ia64/linux-2.6.18-xen.hg

view Documentation/VGA-softcursor.txt @ 897:329ea0ccb344

balloon: try harder to balloon up under memory pressure.

Currently if the balloon driver is unable to increase the guest's
reservation it assumes the failure was due to reaching its full
allocation, gives up on the ballooning operation and records the limit
it reached as the "hard limit". The driver will not try again until
the target is set again (even to the same value).

However it is possible that ballooning has in fact failed due to
memory pressure in the host and therefore it is desirable to keep
attempting to reach the target in case memory becomes available. The
most likely scenario is that some guests are ballooning down while
others are ballooning up and therefore there is temporary memory
pressure while things stabilise. You would not expect a well behaved
toolstack to ask a domain to balloon to more than its allocation nor
would you expect it to deliberately over-commit memory by setting
balloon targets which exceed the total host memory.

This patch drops the concept of a hard limit and causes the balloon
driver to retry increasing the reservation on a timer in the same
manner as when decreasing the reservation.

Also if we partially succeed in increasing the reservation
(i.e. receive less pages than we asked for) then we may as well keep
those pages rather than returning them to Xen.

Signed-off-by: Ian Campbell <ian.campbell@citrix.com>
author Keir Fraser <keir.fraser@citrix.com>
date Fri Jun 05 14:01:20 2009 +0100 (2009-06-05)
parents 831230e53067
children
line source
1 Software cursor for VGA by Pavel Machek <pavel@atrey.karlin.mff.cuni.cz>
2 ======================= and Martin Mares <mj@atrey.karlin.mff.cuni.cz>
4 Linux now has some ability to manipulate cursor appearance. Normally, you
5 can set the size of hardware cursor (and also work around some ugly bugs in
6 those miserable Trident cards--see #define TRIDENT_GLITCH in drivers/video/
7 vgacon.c). You can now play a few new tricks: you can make your cursor look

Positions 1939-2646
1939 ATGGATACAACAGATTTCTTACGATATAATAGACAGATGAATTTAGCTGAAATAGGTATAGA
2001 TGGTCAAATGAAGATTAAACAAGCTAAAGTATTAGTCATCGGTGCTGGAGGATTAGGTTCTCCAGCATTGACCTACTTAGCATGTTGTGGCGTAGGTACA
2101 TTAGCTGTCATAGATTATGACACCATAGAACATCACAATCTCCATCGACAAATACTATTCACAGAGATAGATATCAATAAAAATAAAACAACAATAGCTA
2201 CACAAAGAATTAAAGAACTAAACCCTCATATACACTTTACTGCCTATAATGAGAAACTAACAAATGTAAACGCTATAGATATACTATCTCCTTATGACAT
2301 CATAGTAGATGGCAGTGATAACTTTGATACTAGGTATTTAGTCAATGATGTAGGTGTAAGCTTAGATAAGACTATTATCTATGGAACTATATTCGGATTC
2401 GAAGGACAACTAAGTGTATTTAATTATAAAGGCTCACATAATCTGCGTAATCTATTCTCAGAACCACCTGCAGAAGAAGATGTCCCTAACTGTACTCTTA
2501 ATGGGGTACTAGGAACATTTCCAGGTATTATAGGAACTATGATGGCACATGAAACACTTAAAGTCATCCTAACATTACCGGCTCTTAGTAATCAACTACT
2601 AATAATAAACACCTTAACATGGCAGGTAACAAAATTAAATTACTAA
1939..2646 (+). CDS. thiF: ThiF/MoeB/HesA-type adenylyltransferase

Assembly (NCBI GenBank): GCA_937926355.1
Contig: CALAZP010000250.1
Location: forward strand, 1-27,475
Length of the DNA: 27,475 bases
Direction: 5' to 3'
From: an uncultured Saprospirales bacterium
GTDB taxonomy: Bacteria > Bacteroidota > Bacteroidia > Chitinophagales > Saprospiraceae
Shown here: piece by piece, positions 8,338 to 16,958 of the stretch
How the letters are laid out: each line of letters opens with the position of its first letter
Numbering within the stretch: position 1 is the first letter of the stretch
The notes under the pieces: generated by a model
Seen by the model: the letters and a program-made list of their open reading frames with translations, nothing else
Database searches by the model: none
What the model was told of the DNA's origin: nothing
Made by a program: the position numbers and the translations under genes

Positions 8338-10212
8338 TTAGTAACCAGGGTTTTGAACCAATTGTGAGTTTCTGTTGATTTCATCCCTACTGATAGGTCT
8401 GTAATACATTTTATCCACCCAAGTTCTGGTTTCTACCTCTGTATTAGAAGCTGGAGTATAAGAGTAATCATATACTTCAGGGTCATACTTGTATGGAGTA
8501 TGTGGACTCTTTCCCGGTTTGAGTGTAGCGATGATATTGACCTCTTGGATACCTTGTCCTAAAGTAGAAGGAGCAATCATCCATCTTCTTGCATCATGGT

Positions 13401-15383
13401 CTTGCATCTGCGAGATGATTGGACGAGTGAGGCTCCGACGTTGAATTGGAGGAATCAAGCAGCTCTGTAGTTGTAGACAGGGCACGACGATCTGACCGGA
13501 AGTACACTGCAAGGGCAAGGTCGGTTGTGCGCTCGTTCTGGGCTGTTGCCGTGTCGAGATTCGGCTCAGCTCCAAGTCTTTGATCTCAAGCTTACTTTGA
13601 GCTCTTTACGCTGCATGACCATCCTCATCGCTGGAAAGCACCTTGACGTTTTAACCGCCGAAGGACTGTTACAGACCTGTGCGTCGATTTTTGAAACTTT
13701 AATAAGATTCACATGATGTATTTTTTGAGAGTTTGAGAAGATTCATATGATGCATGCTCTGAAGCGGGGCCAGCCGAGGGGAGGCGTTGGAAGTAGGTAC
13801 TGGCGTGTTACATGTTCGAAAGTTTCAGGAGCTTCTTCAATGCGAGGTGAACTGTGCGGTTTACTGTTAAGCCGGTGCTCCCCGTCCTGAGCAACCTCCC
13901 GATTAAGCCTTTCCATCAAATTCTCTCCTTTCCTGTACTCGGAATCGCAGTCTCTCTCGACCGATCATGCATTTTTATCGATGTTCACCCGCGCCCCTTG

8 like a non-blinking red block, make it inverse background of the character it's
9 over or to highlight that character and still choose whether the original
10 hardware cursor should remain visible or not. There may be other things I have
11 never thought of.
13 The cursor appearance is controlled by a "<ESC>[?1;2;3c" escape sequence
14 where 1, 2 and 3 are parameters described below. If you omit any of them,
15 they will default to zeroes.
17 Parameter 1 specifies cursor size (0=default, 1=invisible, 2=underline, ...,
18 8=full block) + 16 if you want the software cursor to be applied + 32 if you
19 want to always change the background color + 64 if you dislike having the
20 background the same as the foreground. Highlights are ignored for the last two
21 flags.
23 The second parameter selects character attribute bits you want to change
24 (by simply XORing them with the value of this parameter). On standard VGA,
25 the high four bits specify background and the low four the foreground. In both
26 groups, low three bits set color (as in normal color codes used by the console)
27 and the most significant one turns on highlight (or sometimes blinking--it
28 depends on the configuration of your VGA).
30 The third parameter consists of character attribute bits you want to set.
31 Bit setting takes place before bit toggling, so you can simply clear a bit by
32 including it in both the set mask and the toggle mask.
34 Examples:
35 =========
37 To get normal blinking underline, use: echo -e '\033[?2c'
38 To get blinking block, use: echo -e '\033[?6c'
39 To get red non-blinking block, use: echo -e '\033[?17;0;64c'